the rising edge of PH1 launches the data. All three latches are level-sensitive. For this example. For the path from L1 to L2. PrimeTime can use time borrowing to lessen the constraints on successive paths. and L2 is controlled by PH2. A rising edge launches data from the latch output. In these cases. nonoverlapping clocks to control successive registers in a data path. Figure 1-8 Latch-Based Paths Figure 1-9 shows how PrimeTime performs setup checks between these latches. consider the two-phase. latch-based path shown in Figure 1-8. This timing requirement is labeled Setup 1. consider the latch setup and delay times to be zero. Figure 1-9 Time Borrowing in Latch-Based Paths . For example. the data might arrive either before or after the opening edge of PH2 (at time=10).Setup and Hold Checking for Latches Latch-based designs typically use two-phase. The data must arrive at L2 before the closing edge of PH2 at time=20. as indicated by the dashed-line arrows in the timing diagram. and a falling edge captures data at the latch input. with the gate active when the G input is high. Arrival after time=20 would be a timing violation. L1 and L3 are controlled by PH1. Depending on the amount of delay between L1 and L2.

Otherwise. the path originates at the D pin rather than the G pin of L2. When borrowing occurs. In that case. PrimeTime lets you specify the following types of timing exceptions: False path – A path that is never sensitized due to the logic configuration. the first path (from L1 to L2) borrows time from the second path (from L2 to L3). To perform hold checking. Figure 1-10 Hold Checks in Latch-Based Paths Timing Exceptions When certain paths are not intended to operate according to the default setup/hold behavior assumed by PrimeTime. expected data sequence. the launch of data for the second path occurs not at the opening edge. If the data arrives after the opening edge of PH2. For the first path (from L1 to L2). or negative (a violation) if the data arrives after the closing edge at time=20. the data for the next path from L2 to L3 gets launched by the opening edge of PH2 at time=10. at some time between the opening and closing edges of PH2. This timing requirement is labeled Setup 2b. PrimeTime reports the setup slack as zero if borrowing occurs. you should specify those paths as timing exceptions.If the data arrives at L2 before the opening edge of PH2 at time=10. or operating mode. PrimeTime considers the launch and capture edges relative to the setup check. Minimum/maximum delay path – A path that must meet a delay constraint that you specify explicitly as a time value. This is depicted in Figure 1-10. PrimeTime might incorrectly report those paths as having timing violations. just as a synchronous flip-flop would operate. but at the data arrival time at L2. This timing requirement is labeled Setup 2a. The slack is positive if the data arrives before the opening edge at time=10. Learning to Use PrimeTime . thereby ensuring that data launched in the previous cycle is latched and not overwritten by the new data. It verifies that data launched at the startpoint does not reach the endpoint too quickly. Multicycle path – A path designed to take more than one clock cycle from launch to capture.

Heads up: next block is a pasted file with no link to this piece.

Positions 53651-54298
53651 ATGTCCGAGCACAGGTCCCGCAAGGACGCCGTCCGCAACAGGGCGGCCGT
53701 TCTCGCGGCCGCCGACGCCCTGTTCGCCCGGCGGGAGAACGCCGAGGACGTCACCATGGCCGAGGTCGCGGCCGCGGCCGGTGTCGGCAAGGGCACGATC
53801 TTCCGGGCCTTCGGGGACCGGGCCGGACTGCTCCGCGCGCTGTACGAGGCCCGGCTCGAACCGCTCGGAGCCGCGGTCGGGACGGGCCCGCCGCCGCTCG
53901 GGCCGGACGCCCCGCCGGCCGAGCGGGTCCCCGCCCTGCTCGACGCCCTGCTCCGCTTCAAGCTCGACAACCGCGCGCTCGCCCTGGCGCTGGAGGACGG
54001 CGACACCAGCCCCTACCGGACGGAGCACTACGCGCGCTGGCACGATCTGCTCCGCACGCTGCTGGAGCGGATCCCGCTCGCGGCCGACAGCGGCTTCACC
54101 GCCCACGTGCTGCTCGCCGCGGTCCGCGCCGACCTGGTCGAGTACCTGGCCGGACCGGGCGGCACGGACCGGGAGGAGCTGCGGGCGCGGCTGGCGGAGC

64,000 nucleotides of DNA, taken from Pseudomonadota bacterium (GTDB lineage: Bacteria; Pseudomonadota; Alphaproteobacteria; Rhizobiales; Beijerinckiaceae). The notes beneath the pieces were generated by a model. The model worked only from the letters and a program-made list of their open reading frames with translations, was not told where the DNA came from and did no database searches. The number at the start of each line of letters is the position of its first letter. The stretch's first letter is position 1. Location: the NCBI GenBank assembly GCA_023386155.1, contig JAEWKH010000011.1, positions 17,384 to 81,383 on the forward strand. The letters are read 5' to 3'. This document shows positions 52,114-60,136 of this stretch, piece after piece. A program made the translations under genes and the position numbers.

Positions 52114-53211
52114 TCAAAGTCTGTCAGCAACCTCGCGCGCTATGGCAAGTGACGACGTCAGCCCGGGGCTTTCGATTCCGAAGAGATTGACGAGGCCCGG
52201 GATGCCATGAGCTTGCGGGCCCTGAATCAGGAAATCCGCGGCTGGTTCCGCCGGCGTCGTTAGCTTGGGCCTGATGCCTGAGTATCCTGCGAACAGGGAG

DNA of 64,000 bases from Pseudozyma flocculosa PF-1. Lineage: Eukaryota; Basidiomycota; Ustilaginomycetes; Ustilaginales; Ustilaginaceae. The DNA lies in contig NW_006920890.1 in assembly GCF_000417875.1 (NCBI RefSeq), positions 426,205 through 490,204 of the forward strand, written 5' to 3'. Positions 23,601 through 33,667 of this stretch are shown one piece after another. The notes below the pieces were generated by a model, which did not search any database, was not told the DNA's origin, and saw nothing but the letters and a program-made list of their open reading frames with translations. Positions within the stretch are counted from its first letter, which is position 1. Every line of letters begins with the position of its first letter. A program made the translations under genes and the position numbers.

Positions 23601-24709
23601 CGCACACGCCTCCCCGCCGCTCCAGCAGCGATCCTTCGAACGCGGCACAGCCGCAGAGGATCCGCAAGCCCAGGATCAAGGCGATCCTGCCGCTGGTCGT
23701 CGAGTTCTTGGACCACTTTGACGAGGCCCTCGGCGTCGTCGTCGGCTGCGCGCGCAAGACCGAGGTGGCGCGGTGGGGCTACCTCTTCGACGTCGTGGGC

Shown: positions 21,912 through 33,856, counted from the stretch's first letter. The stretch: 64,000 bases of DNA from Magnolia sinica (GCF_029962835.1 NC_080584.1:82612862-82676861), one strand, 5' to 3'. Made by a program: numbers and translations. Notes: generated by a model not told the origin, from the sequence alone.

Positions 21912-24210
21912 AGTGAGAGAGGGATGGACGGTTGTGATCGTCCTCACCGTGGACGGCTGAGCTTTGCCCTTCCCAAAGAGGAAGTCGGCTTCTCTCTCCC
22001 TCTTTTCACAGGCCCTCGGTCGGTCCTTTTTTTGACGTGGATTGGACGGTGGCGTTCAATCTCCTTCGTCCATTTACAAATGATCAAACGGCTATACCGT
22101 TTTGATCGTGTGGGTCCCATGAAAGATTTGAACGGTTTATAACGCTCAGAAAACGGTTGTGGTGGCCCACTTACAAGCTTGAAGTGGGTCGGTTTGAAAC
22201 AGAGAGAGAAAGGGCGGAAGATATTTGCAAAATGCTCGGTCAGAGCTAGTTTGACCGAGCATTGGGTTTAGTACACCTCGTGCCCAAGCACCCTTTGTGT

If you need help while using PrimeTime. and by searching through the Web-based SolvNet article database.For a basic introduction to using PrimeTime. see “PrimeTime Documentation and Online Help”. . information is readily available by using the help and man commands. by consulting the PrimeTime manuals. read this chapter and the next chapter of this manual. For more information about getting help.